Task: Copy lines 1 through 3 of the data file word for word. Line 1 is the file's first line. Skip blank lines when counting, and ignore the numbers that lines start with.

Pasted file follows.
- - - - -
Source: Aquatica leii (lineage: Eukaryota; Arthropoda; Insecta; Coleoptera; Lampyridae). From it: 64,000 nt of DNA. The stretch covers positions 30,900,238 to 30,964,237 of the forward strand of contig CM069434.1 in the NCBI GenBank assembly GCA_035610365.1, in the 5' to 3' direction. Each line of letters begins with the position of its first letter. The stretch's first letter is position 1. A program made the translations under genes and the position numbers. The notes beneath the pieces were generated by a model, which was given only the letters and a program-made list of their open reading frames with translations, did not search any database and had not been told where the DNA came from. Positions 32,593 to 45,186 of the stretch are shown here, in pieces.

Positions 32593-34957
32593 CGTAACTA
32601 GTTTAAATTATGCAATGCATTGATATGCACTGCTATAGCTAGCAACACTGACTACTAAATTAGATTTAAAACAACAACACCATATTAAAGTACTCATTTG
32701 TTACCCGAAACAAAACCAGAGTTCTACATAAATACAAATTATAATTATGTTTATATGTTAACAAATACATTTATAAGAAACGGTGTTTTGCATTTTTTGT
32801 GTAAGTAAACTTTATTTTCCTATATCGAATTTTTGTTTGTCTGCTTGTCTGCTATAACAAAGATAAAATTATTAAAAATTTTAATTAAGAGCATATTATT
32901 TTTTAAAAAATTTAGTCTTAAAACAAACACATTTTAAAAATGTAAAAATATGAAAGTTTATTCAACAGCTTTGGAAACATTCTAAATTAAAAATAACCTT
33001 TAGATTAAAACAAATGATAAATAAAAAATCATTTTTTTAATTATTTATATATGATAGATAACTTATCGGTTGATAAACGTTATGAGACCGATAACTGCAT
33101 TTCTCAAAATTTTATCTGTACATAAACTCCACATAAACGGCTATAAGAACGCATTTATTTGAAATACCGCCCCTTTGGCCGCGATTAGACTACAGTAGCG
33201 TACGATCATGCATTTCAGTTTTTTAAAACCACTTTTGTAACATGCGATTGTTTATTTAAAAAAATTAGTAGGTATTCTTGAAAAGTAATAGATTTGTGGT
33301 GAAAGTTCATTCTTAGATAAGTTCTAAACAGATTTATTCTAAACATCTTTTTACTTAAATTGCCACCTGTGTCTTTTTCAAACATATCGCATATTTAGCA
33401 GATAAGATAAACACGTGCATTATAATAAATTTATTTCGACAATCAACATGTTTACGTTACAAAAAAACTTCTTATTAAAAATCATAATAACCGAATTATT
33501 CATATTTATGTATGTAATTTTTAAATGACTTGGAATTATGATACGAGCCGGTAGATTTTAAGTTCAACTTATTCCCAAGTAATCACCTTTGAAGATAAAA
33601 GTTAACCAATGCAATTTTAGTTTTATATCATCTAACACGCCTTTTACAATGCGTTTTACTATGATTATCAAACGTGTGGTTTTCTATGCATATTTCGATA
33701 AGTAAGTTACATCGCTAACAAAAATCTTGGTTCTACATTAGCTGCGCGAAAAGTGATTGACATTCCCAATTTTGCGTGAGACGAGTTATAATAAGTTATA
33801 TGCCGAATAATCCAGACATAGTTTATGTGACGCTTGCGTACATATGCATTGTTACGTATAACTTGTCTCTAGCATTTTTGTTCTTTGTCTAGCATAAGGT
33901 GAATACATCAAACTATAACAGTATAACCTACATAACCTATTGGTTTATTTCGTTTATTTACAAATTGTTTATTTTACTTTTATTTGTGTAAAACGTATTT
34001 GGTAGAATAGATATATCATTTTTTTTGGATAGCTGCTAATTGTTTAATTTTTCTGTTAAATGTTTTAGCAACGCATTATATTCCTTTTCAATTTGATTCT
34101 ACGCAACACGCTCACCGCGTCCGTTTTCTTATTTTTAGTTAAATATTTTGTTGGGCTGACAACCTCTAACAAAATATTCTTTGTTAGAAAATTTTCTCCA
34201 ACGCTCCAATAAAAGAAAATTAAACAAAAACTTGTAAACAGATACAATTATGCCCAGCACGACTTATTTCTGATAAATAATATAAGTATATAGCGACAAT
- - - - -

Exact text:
Source: Aquatica leii (lineage: Eukaryota; Arthropoda; Insecta; Coleoptera; Lampyridae). From it: 64,000 nt of DNA. The stretch covers positions 30,900,238 to 30,964,237 of the forward strand of contig CM069434.1 in the NCBI GenBank assembly GCA_035610365.1, in the 5' to 3' direction. Each line of letters begins with the position of its first letter. The stretch's first letter is position 1. A program made the translations under genes and the position numbers. The notes beneath the pieces were generated by a model, which was given only the letters and a program-made list of their open reading frames with translations, did not search any database and had not been told where the DNA came from. Positions 32,593 to 45,186 of the stretch are shown here, in pieces.

Positions 32593-34957
32593 CGTAACTA